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Open Access Publications from the University of California

Effects of Nintedanib on Quantitative Lung Fibrosis Score in Idiopathic Pulmonary Fibrosis.

  • Author(s): Lancaster, Lisa
  • Goldin, Jonathan
  • Trampisch, Matthias
  • Kim, Grace Hyun
  • Ilowite, Jonathan
  • Homik, Lawrence
  • Hotchkin, David L
  • Kaye, Mitchell
  • Ryerson, Christopher J
  • Mogulkoc, Nesrin
  • Conoscenti, Craig S
  • et al.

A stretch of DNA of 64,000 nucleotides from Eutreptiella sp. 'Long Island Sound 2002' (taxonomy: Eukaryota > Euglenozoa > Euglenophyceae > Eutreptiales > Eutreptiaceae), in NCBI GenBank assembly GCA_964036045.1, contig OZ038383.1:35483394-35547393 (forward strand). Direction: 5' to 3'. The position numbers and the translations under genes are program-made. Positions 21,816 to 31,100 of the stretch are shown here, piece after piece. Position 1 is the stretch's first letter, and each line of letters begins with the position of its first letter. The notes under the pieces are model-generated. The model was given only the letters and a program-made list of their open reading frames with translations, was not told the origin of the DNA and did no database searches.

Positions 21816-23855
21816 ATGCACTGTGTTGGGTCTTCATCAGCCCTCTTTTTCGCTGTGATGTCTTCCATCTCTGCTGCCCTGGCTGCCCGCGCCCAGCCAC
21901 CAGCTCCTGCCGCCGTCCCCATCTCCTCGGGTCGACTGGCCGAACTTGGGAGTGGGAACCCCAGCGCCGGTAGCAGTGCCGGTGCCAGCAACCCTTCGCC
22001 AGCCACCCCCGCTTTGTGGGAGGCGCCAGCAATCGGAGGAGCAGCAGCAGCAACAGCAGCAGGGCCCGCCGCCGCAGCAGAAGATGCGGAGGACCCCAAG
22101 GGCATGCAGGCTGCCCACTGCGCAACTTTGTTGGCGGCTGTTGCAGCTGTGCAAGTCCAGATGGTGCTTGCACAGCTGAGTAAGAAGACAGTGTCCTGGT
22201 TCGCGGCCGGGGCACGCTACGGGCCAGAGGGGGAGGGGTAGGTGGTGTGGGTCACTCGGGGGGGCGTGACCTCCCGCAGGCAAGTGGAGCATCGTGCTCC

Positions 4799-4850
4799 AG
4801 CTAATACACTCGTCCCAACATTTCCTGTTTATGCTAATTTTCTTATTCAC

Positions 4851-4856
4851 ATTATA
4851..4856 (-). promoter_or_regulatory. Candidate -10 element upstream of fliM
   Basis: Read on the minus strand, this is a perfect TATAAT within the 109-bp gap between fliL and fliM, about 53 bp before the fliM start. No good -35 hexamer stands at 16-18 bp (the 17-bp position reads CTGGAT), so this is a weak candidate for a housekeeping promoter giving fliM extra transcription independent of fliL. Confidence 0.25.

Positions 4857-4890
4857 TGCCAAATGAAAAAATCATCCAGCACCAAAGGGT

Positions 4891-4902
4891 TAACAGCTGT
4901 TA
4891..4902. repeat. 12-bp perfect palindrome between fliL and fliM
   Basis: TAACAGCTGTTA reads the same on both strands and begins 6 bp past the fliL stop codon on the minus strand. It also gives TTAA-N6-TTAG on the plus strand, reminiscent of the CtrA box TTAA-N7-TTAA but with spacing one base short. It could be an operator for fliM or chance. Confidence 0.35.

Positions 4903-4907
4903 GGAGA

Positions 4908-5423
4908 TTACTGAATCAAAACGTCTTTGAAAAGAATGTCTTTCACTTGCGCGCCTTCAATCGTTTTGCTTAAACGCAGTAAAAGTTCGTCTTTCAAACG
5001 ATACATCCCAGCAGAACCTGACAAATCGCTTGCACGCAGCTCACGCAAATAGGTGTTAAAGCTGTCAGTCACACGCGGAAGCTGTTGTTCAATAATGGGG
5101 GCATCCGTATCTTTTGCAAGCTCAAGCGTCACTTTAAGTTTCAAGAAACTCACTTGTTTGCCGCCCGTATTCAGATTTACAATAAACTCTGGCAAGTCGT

Background:Nintedanib slows disease progression in patients with Idiopathic Pulmonary Fibrosis (IPF) by reducing decline in Forced Vital Capacity (FVC). The effects of nintedanib on abnormalities on high-resolution computed tomography scans have not been previously studied. Objective:We conducted a Phase IIIb trial to assess the effects of nintedanib on changes in Quantitative Lung Fibrosis (QLF) score and other measures of disease progression in patients with IPF. Methods:113 patients were randomized 1:1 to receive nintedanib 150 mg bid or placebo double-blind for ≥6 months, followed by open-label nintedanib. The primary endpoint was the relative change from baseline in QLF score (%) at month 6. Analyses were descriptive and exploratory. Results:Adjusted mean relative changes from baseline in QLF score at month 6 were 11.4% in the nintedanib group (n=42) and 14.6% in the placebo group (n=45) (difference 3.2% [95% CI: -9.2, 15.6]). Adjusted mean absolute changes from baseline in QLF score at month 6 were 0.98% and 1.33% in these groups, respectively (difference 0.35% [95% CI: -1.27, 1.96]). Adjusted mean absolute changes from baseline in FVC at month 6 were -14.2 mL and -83.2 mL in the nintedanib (n=54) and placebo (n=54) groups, respectively (difference 69.0 mL [95% CI: -8.7, 146.8]). Conclusion:Exploratory data suggest that in patients with IPF, 6 months' treatment with nintedanib was associated with a numerically smaller degree of fibrotic change in the lungs and reduced FVC decline versus placebo. These data support previous findings that nintedanib slows the progression of IPF.

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